Penn Dental Researcher Receives $2.6M NIH Grant Supporting Development of Next-Gen Dental Implant
High-tech implant would fight gum infection to reduce implant failure rate
Philadelphia — Penn Dental Medicine researcher Dr. Geelsu Hwang has received a large grant from the National Institutes of Health (NIH) to support his development of advanced dental implant technology.
Dr. Hwang’s next-generation implant is meant to have a lower risk of implant failure, compared to conventional implants, by preventing the infections that are the top cause of such failures. The five-year R01 grant, totaling about $2.6 million including indirect costs, will fund early tests of the bacteria-fighting properties of the experimental implant.
“This is a very ambitious project, but we believe it represents a new paradigm for implant technology and for oral health care in general,” says Dr. Hwang, an assistant professor in the Division of Restorative Dentistry at Penn Dental Medicine.
Over the past two decades, dental implants have soared in popularity as an alternative to dental bridges and dentures for replacing lost teeth. In the United States, more than five million dental implant surgeries are now performed each year, according to the American Academy of Implant Dentistry. However, at least a few percent of these implants fail within a decade, and about 25% within two decades. The chief reason for implant failure is infection of the nearby gum, which can spread to the bone surrounding the implant, necessitating implant removal.
“The lack of a good seal between the implant structure and the surrounding gum, compared to a natural tooth, means that the risk of peri-implant disease is quite high,” Dr. Hwang says.
Trained as an engineer, he is developing a new type of implant that would combat peri-implant infection in two ways:
Firstly, the crown—the artificial tooth atop the implant structure—will be suffused with nanoparticles made of a chemical compound that naturally wards off bacteria. Dr. Hwang and his team have been experimenting with the compound barium titanate.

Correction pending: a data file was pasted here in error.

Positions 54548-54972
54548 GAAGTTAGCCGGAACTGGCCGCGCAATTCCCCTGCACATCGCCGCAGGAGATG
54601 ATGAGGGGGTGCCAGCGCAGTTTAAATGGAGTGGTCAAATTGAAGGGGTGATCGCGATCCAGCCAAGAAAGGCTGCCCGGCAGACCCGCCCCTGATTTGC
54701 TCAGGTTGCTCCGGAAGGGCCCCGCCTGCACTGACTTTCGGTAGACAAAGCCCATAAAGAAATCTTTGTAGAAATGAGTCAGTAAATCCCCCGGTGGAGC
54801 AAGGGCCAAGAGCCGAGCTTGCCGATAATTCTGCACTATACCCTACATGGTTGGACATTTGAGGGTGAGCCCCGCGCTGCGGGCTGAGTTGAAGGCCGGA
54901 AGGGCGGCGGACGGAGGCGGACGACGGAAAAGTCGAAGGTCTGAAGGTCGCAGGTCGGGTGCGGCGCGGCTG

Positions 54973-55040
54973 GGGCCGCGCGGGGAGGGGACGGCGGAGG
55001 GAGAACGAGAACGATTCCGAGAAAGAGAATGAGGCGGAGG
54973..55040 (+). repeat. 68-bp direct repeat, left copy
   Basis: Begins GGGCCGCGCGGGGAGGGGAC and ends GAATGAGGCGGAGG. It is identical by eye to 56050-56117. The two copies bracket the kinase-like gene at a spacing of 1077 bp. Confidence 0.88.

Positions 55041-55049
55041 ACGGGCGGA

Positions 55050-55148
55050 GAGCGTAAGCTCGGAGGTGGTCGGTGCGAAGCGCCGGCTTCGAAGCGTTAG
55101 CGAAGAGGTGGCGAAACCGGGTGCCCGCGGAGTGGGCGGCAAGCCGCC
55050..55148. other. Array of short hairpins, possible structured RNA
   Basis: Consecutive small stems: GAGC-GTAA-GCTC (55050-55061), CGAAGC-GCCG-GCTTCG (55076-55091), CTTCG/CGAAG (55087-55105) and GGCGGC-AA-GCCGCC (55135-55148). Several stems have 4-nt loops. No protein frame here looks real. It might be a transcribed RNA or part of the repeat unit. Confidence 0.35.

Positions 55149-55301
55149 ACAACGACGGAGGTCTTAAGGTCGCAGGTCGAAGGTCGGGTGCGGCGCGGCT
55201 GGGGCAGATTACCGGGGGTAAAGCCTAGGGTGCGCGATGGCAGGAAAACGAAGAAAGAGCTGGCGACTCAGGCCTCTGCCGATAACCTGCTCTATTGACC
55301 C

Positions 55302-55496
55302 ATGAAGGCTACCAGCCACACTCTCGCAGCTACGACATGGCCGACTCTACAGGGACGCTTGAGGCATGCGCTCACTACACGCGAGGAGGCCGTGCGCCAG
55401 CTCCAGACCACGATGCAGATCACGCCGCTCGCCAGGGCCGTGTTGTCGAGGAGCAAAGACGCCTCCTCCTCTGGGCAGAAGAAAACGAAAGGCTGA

Secondly, the base of the crown, known as the abutment, will contain LEDs that deliver a daily dose of phototherapy to the surrounding gum tissue, giving off light at a wavelength—most likely near-infrared, invisible to humans, Dr. Hwang says—that has antibacterial and anti-inflammatory properties.
The LEDs will be powered by piezoelectric material in the crown that converts biting pressure to electrical energy.
The new NIH funding will support tests of the antibacterial properties of the new implant technology, using laboratory cultures of human gum tissue and, ultimately, test implants in minipigs as a preparation for human clinical trials. Dr. Albert Kim at the University of South Florida and Dr. Thomas P. Schaer at the University of Pennsylvania School of Veterinary Medicine are Multiple Principal Investigators of the grant and Drs. Dana T. Graves and Jonathan Korostoff at Penn Dental Medicine serve are Co-Investigators on this grant.
Dr. Hwang received a National Science Foundation grant last year to support the engineering of the new implant device. Among other research projects, he was awarded an exploratory NIH grant (R21), in April of this year, for studies of a new piezoelectric dental composite material for fillings. The material would generate an enhanced electrical charge at the interface from the mechanical pressure of chewing, and this on its own would inhibit bacterial colonization of the composite surface.
“In principle, we can use piezoelectric materials for many applications in dentistry, including the generation of electricity to speed wound healing and bone regrowth, and even the powering of biosensors that monitor oral health,” Dr. Hwang says.
Dr. Hwang is also a member of Penn Dental Medicine’s Center for Innovation and Precision Dentistry (CiPD). “We are excited about Dr. Hwang’s achievements, and he certainly embodies CiPD’s mission of bringing engineering approaches to advance innovation in dental medicine. He is an engineer and a rising star in dentistry; we are proud of having him on the CiPD faculty team,” says Penn Dental Medicine’s Dr. Hyun (Michel) Koo, co-founder and co-director of the CiPD.
“I’m thrilled to be engaged in CiPD to connect various facets of engineering and dental medicine,” adds Dr. Hwang. “By collaborating with researchers, dental professionals, and other experts in the field, we have the potential to significantly improve the quality of life for individuals by enhancing oral health care and reducing the prevalence of dental diseases.”